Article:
As she prays for help, none other than Buddha appears. He gives her a sacred sumo belt that turns her into said Gautaman. Now she has to use her butt to defeat the evil Black Buddha cult, the members of which include an evil newspaper deliveryman, a sumo wrestler wearing a Darth Vader mask, six very ugly freshmen, a panty-exposing samurai, and more…

Rob’s compares the love of Livius and Nike have for each other in The World is Still Beautiful to that of Jesus for us, illustrating it with the parable of the lost sheep. [Christian Anime Review]

As part of the Something More series of posts, each week Beneath the Tangles links to writings about anime and manga that involve religion and spirituality.  If you’ve written such a piece or know of one, please email TWWK if you’d like it included. 

Something More: Buddhist x Buddhist, Noragami Catholicism, and Manga in a Buddhist Temple

Our site is of course focused on finding Christian allusions and themes in anime, and oftentimes this article finds the same in other sites doing the same kind of work.  And so I’m glad that this week’s links provide a little more diversity when it comes to spiritual conversation and anime:

Annalyn explores Buddhist and other religious allusions in recent episodes of Hunter x Hunter. [Annalyn's Thoughts]

An exhibition of Buddhist art by manga artists is on display at Zojoji Temple in Tokyo’s Minato Ward. [The Asahi Shimbun]

Medieval Otaku reposted an article from March in which iblessall outlines a Catholic viewing of Noragami. [Life, and Anime]

Rob continues his Christian-centric reviews, digging this week into Brynhildr in the Darkness [Christian Anime Review], The World Is Still Beautiful [2], and One Week Friends [3].

As part of the Something More series of posts, each week Beneath the Tangles links to writings about anime and manga that involve religion and spirituality.  If you’ve written such a piece or know of one, please email TWWK if you’d like it included. 

 

 

Something More: V-Day Chocolates for Anime Jesus, Hell in Hoozuki no Reitetsu, and Yuri for Christians

Using Sakura Trick, Frank probes the question, “Is it good for Christians to watch yuri?” [A Series of Miracles]

Jesus of Saint Young Men places third among characters that women would give chocolates to on Valentine’s Day.  Here’s how D.M. Dutcher sees it [Cacao, put down the shovel!]:

“D-dont get me wrong Jesus,” she said, twirling her twin-tail nervously in one finger, “It’s not like I made this for you or anything…”

Dutcher also takes a look at Rescue Me, Mave-chan, from a Christian perspective. [Cacao]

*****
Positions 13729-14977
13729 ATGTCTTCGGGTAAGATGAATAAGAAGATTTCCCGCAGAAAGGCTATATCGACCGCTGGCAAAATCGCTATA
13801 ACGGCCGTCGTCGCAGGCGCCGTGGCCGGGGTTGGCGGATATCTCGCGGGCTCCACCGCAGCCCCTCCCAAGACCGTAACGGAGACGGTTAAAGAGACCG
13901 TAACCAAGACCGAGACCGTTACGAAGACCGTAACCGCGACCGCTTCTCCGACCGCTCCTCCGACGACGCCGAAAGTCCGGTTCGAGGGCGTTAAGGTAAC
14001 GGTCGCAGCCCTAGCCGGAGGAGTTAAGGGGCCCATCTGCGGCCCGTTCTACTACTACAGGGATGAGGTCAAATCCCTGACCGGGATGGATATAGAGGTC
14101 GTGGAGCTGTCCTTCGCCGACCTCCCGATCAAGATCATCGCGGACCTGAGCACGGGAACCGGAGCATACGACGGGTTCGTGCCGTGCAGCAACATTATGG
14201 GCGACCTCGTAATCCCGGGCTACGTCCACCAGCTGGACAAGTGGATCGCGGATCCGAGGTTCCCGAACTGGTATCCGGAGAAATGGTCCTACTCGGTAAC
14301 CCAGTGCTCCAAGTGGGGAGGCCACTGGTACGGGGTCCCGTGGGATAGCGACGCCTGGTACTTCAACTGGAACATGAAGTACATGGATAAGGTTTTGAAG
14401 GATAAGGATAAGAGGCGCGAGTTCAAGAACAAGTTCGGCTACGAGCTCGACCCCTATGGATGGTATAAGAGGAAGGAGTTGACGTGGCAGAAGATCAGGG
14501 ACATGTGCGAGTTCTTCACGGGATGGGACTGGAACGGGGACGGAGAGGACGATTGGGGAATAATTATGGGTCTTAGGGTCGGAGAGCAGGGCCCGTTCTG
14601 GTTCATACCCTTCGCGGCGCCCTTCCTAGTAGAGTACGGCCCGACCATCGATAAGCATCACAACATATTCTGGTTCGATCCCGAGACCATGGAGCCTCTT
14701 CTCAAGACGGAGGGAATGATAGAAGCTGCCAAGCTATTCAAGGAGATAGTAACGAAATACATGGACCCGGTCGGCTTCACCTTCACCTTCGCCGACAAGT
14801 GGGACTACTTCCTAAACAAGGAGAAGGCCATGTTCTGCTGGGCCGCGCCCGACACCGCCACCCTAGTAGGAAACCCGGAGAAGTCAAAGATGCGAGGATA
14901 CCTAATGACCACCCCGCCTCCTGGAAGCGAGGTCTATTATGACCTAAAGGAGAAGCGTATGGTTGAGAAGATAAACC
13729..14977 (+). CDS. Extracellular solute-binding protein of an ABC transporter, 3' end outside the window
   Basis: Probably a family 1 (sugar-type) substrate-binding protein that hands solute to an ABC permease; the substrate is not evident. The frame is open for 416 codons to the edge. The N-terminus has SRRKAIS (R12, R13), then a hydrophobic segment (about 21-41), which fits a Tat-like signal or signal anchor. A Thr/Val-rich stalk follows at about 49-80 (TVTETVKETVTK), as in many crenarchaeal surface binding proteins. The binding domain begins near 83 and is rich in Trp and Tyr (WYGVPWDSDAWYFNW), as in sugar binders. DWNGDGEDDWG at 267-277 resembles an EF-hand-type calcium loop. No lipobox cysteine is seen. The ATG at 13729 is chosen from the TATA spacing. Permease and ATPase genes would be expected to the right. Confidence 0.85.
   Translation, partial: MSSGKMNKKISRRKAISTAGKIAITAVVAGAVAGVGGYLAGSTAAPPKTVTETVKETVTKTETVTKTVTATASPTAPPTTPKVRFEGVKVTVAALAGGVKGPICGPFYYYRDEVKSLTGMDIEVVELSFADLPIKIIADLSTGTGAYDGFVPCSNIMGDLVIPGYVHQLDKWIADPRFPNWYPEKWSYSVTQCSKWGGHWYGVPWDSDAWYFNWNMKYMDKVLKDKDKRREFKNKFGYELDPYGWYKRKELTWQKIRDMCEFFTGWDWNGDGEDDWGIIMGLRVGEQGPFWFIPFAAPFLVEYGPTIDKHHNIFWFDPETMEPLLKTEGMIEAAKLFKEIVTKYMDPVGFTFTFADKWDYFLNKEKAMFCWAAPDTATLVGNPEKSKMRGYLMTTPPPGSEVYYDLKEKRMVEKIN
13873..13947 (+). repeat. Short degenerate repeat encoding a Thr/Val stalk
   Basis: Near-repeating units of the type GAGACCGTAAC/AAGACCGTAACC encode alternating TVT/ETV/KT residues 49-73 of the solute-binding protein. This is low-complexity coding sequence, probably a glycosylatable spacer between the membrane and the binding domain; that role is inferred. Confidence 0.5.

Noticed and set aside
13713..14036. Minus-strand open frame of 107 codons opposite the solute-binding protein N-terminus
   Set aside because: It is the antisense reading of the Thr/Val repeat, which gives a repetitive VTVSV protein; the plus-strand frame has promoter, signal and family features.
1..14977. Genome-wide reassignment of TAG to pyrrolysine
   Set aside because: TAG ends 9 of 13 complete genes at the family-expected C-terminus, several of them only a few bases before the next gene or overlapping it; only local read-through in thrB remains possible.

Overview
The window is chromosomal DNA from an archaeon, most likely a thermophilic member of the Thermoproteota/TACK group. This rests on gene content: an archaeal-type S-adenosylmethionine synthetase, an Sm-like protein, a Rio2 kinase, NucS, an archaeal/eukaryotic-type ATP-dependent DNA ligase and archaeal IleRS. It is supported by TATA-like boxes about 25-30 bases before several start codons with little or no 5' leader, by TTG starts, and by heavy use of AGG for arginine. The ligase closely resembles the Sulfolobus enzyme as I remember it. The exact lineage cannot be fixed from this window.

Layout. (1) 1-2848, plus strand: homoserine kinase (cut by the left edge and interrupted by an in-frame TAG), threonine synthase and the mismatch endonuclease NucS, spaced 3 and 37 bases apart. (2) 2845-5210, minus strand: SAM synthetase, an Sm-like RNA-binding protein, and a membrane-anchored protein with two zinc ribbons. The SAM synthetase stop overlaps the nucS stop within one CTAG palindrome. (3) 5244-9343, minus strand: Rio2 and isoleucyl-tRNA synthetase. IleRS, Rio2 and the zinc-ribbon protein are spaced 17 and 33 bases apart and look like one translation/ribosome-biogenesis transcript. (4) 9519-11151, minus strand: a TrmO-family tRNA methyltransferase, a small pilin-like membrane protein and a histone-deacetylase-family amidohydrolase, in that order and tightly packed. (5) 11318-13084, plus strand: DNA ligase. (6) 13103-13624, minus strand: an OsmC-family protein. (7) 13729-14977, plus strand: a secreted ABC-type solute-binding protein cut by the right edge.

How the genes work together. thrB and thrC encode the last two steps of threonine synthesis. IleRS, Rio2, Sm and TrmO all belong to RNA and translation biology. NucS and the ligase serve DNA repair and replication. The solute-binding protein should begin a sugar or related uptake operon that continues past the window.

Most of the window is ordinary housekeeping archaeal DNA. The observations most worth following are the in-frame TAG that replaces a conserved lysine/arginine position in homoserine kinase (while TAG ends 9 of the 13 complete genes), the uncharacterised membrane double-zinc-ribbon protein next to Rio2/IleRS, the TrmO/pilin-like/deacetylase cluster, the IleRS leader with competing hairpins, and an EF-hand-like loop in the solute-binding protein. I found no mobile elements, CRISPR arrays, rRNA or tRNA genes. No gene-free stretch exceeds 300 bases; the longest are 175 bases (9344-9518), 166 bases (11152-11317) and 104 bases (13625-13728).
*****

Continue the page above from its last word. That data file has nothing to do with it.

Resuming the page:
In a third article, Dutcher gives Christians warnings against the trap trope. [Cacao]

John Samuel just watched Puella Magi Madoka Magica: Rebellion, and offers some great analysis, including a mention of one character circumventing free will. [Pirates of the Burley Griffin]

The Medieval Otaku looks to the gospels to help explain the character of Esdese from Akama ga Kiru. [Medieval Otaku]

Jonathan explores the mythology of Hoozuki no Reitetsu. [FunBlog]

Meanwhile, among othres, Rob reviews recent episodes of The Pilot’s Love SongChuunibyou, Nobunagun, Golden Timeand Engaged to the Unidentified.

As part of the Something More series of posts, each week Beneath the Tangles links to writings about anime and manga that involve religion and spirituality.  If you’ve written such a piece or know of one, please email TWWK if you’d like it included. 

Something More: Pupa for Christians, Religion in Inari Konkon Koi Iroha, and Adventure Time at the Sisteen Chapel

Rob has taken the mantle of “Christian anime reviewer” and run with it, posting lots of episode reviews on his new site, with recommendations specific for Christians.  Among the reviews this week are Pupa (Episode 1), Nobunagun (Episode 4), and Magical Warfare (Episode 1). [Christian Anime Review]

D.M. Dutcher reviews Fortune Arterial, with some notes for Christians. [Cacao, put down the shovel!]

He does the same for Freezing. [Cacao]

Annoying Dragon reviews the OEL manga, White Devil: The Life and Legend of Hudson Taylor, based upon the life of the famed Chinese missionary. [Living. Loving. Learning.]

The always entertaining Monsieur LaMoe breaks down Inari Konkon Koi Iroha, including some information about Buddhism, Shintoism, and even Aum Shinrikyo! [Anime Diet]

And though it’s not anime-related, I just had to link to Taylor’s awesome post discussing how a piece of Adventure Time fanart based on “The Creation of Adam” has some real spiritual depth to it. [Taylor Ramage's Blog]

As part of the Something More series of posts, each week Beneath the Tangles links to writings about anime and manga that involve religion and spirituality.  If you’ve written such a piece or know of one, please email TWWK if you’d like it included.